Dear Children of Aleppo: The People of the World Needed to Tell You This on #GIVINGTuesday

Dear Bana & the Kids in Aleppo…

When we heard that you’re eating grass, and garbage… that there’s only a few days left till your starvation… while we were all swollen with how much turkey and cranberry and pumpkin pie we ate this past weekend — we all needed to come find you and look you in the eye.

When you, Bana, you tweeted to the world what you’re seeing through your little seven-year-old eyes, and we read what you typed: “Last message – under heavy bombardments now, can’t be alive anymore. When we die, keep talking for 200,000 still inside,” we hardly breathed and we needed to hold out our hands to you.

The anger of this world cannot and will not make us deaf to the cries of our children. 


National Post

Photo: Reuters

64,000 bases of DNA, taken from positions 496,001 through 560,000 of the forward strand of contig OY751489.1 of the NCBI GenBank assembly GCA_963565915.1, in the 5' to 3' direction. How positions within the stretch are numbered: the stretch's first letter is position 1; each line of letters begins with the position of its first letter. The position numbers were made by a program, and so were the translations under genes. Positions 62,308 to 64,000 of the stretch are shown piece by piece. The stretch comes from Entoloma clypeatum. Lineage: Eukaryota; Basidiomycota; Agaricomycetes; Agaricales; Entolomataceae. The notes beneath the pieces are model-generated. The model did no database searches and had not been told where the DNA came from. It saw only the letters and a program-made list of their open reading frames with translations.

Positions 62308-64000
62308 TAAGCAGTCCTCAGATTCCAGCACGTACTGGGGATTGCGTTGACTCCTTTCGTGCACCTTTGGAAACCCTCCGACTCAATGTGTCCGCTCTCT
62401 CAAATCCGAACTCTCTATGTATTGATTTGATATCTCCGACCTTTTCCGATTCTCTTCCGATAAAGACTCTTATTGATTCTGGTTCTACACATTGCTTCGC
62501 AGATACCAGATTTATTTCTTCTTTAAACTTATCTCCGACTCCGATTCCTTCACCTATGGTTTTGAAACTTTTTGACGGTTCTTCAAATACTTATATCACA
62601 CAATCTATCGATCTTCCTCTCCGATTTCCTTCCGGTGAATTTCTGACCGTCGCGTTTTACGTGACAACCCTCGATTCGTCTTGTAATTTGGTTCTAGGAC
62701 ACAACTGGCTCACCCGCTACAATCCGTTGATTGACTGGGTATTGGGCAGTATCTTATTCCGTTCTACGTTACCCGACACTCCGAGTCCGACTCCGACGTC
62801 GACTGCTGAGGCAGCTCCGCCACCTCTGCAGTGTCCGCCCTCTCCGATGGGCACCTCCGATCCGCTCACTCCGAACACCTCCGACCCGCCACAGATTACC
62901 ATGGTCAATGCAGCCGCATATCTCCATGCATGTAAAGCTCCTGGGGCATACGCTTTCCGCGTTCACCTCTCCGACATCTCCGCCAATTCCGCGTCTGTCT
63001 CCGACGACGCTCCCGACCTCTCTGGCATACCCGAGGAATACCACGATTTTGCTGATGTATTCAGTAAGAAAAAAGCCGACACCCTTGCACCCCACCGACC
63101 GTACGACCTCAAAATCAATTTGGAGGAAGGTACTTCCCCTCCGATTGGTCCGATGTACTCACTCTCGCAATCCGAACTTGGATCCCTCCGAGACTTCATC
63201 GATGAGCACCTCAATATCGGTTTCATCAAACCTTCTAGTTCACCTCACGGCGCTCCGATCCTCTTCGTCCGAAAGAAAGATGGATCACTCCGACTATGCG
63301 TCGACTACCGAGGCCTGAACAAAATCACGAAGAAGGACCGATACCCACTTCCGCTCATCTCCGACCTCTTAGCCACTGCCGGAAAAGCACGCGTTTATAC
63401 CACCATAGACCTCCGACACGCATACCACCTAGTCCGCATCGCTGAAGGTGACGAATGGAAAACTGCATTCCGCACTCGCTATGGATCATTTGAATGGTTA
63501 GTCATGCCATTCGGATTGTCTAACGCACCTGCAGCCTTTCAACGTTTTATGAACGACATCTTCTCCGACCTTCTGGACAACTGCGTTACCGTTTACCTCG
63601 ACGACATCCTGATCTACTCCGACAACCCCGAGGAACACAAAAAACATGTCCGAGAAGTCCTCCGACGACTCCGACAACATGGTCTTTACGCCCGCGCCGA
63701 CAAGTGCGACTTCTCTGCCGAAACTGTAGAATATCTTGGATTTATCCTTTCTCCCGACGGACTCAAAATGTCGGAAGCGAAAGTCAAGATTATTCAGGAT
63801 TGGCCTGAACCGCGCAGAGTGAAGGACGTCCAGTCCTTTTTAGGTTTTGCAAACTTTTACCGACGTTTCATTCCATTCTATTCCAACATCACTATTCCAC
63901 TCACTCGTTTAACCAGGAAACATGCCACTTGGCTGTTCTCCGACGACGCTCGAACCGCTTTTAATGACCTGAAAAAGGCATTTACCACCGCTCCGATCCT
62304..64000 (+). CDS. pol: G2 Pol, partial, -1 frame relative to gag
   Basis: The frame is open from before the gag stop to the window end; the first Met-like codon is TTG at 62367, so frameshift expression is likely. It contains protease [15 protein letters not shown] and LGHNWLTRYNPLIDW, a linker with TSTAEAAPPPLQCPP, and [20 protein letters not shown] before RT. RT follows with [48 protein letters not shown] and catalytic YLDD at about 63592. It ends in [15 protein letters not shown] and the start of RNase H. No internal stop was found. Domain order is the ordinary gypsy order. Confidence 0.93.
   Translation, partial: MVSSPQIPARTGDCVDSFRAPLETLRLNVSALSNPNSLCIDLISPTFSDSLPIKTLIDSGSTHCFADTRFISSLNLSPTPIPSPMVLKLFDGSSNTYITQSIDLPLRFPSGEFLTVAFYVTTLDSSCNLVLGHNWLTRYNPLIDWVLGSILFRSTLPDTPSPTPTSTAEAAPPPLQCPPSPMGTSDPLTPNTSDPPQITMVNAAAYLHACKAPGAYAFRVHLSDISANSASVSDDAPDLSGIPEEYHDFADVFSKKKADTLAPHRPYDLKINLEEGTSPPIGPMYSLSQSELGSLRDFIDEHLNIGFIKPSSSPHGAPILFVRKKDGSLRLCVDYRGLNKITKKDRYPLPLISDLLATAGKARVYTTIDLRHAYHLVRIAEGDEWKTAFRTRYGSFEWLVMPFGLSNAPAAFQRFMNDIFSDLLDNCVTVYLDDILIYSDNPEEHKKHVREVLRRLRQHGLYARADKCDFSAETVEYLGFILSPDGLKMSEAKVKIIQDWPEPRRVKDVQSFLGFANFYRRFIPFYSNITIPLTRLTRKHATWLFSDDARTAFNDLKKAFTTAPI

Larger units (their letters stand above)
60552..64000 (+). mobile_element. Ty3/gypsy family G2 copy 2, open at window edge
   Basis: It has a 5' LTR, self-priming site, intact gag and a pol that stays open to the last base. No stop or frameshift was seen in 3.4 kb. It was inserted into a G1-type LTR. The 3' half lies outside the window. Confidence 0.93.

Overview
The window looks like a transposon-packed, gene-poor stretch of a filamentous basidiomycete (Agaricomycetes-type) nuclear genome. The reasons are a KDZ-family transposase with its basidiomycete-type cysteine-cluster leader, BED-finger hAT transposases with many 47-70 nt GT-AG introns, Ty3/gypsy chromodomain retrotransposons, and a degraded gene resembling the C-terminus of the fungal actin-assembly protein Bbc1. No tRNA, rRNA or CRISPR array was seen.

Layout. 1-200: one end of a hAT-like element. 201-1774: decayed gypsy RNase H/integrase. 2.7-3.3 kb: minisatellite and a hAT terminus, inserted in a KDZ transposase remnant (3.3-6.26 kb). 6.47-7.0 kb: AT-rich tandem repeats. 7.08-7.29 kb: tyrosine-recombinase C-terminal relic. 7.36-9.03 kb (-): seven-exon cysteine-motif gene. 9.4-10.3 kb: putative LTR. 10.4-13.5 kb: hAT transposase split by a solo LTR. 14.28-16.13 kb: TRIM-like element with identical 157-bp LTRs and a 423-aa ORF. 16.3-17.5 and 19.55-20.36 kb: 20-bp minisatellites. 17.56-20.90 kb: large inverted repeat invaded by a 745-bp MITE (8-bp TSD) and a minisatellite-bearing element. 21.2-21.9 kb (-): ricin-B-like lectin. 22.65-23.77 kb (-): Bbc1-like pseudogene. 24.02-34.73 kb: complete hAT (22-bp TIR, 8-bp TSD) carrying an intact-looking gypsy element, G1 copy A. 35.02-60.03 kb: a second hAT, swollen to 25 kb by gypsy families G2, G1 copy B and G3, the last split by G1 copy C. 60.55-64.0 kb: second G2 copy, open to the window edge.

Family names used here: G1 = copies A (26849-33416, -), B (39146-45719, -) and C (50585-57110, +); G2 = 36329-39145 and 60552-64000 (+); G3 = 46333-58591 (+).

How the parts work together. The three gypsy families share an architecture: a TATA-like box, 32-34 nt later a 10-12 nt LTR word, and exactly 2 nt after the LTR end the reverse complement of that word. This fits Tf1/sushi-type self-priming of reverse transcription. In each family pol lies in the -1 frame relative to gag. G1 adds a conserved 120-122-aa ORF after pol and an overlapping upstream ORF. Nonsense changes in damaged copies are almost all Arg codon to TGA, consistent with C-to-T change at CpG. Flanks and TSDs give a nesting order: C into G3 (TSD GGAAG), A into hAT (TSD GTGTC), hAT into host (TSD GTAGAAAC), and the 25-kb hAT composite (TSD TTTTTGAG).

ABC Reuters

And then when you tweeted, Bana, that you lived through the 100 bombs that drop like death’s open jaws from the sky over the Syrian city of Aleppo every single day, tweeted that you lived: “Tonight we have no house, it’s bombed & I got in rubble. I saw deaths and I almost died” — the world knew then, Bana:

 The world is willing to die to some comfort so that the children of Aleppo can live. 

Because the world heard you howling that you don’t want to die.

That it isn’t time for you to die just yet.

The same stars that we all sleep under — do they hear your cries too? Do the stars hear better than the world does?

Do they hear how you whimper through the nights, listening for the warplanes growling low enough to devour your dreams, your believing, the last brave beat of your one hoping heart.

Do you know that it’s the time of year when we talk of following the stars to a Child, a Child who all the powers wanted to kill?

And you know that it’s the letter writing time of the year? The world writing letters about all the things that we want — gizmos and gadgets and presents underneath the tree — but it’s your letter to the world that we can’t stop  stop hear ringing like an aching in all our ears.